Anthropology Part 1 -- By: Lewis Sperry Chafer
BSac 100:398 (Apr 43) p. 220
[Author’s Note: Beginning with this issue this course of studies in Systematic Theology changes from Angelology to Anthropology, which general theme will be continued in at least eight succeeding issues of Bibliotheca Sacra. This entire division includes: the creation of man, his estate, his fall, and the doctrine of Sin.]
Anthropology-the science of man-is approached from two widely different angles, namely, that of human philosophy and that of the Bible. The former is extra-Biblical and avoids every feature of Scripture revelation. The latter is intra-Biblical and confines itself to the Word of God and such corroborating human experience as may give confirming witness to the truth disclosed. The one is conceived by man and, reflecting his philosophy of human life, is offered as educational discipline in secular schools of learning. The other is a revelation from God in that sense in which all Scripture originates with Him and presents a record which proud man is loathe to accept. It is indeed suggestive as to the attitude of modern education generally toward divine revelation that no place is accorded to revelation in its philosophies. Over against this, the Anthropology of Theology, while giving due attention to that which man has asserted, embodies only such truth as God has declared in His Word. In the Bible, it will be discovered that abundant material of a positive and dependable nature is available. The Word of God presents final information on this complex theme. A still more vital distinction obtains between these widely separated anthropological disciplines. With reference to the immaterial part of man, extra-Biblical anthropology is only a penetration into the emotional and intellectual aspects of human life, or that which is psychological; while intra-Biblical anthropology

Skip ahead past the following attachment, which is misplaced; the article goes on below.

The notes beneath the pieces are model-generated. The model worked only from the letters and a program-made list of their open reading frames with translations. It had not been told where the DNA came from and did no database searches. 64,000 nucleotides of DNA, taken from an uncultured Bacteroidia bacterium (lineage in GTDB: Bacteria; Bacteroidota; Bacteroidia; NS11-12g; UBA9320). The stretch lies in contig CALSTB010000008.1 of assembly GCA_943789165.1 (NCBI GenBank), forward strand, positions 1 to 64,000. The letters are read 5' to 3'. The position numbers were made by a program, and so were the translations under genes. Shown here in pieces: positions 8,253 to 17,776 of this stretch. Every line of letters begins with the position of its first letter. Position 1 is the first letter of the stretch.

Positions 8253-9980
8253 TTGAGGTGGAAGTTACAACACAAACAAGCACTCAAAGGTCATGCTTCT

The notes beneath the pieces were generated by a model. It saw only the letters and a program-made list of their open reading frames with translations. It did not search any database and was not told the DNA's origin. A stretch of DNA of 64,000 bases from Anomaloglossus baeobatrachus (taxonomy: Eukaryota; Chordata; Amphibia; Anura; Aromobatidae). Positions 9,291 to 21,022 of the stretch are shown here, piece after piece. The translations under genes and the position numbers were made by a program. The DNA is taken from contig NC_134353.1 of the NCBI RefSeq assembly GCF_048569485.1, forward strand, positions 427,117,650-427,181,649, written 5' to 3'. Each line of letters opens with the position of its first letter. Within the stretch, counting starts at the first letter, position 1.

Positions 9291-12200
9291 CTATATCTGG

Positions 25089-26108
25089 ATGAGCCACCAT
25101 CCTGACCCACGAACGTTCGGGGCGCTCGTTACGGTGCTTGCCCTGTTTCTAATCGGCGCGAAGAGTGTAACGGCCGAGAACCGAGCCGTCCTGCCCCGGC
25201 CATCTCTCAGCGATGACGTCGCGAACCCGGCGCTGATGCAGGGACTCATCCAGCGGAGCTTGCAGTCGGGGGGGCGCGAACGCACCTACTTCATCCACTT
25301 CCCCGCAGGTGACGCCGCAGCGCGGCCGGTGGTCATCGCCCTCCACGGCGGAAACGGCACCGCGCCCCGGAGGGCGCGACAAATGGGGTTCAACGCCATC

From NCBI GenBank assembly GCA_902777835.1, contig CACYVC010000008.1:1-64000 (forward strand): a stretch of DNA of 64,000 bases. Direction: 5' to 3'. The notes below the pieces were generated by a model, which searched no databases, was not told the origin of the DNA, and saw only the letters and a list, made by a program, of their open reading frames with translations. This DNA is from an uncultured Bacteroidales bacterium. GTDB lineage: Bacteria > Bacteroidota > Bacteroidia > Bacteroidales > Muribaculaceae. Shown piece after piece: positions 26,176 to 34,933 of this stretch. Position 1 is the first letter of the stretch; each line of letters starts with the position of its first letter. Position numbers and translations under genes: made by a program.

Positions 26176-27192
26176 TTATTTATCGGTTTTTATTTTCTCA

BSac 100:398 (Apr 43) p. 221
enters into the deeper realms of things moral, spiritual, and eternal. Extra-Biblical anthropology assigns no place for God in matters of man’s origin, career, or destiny; while intra-Biblical anthropology, being an induction of divine revelation, asserts far-reaching truths in all these fields. As a subject in modern education, anthropology, though but recently developed, claims the same importance as the kindred sciences-Biology and Psychology. It incorporates the theories of evolution and is materialistic in character. Aside from the underlying fact that these two anthropological disciplines deal with the study of man, there is little in common between them.
The definition of anthropology as given by Encyclopaedia Britannica is: “That branch of natural history which deals with the human s...
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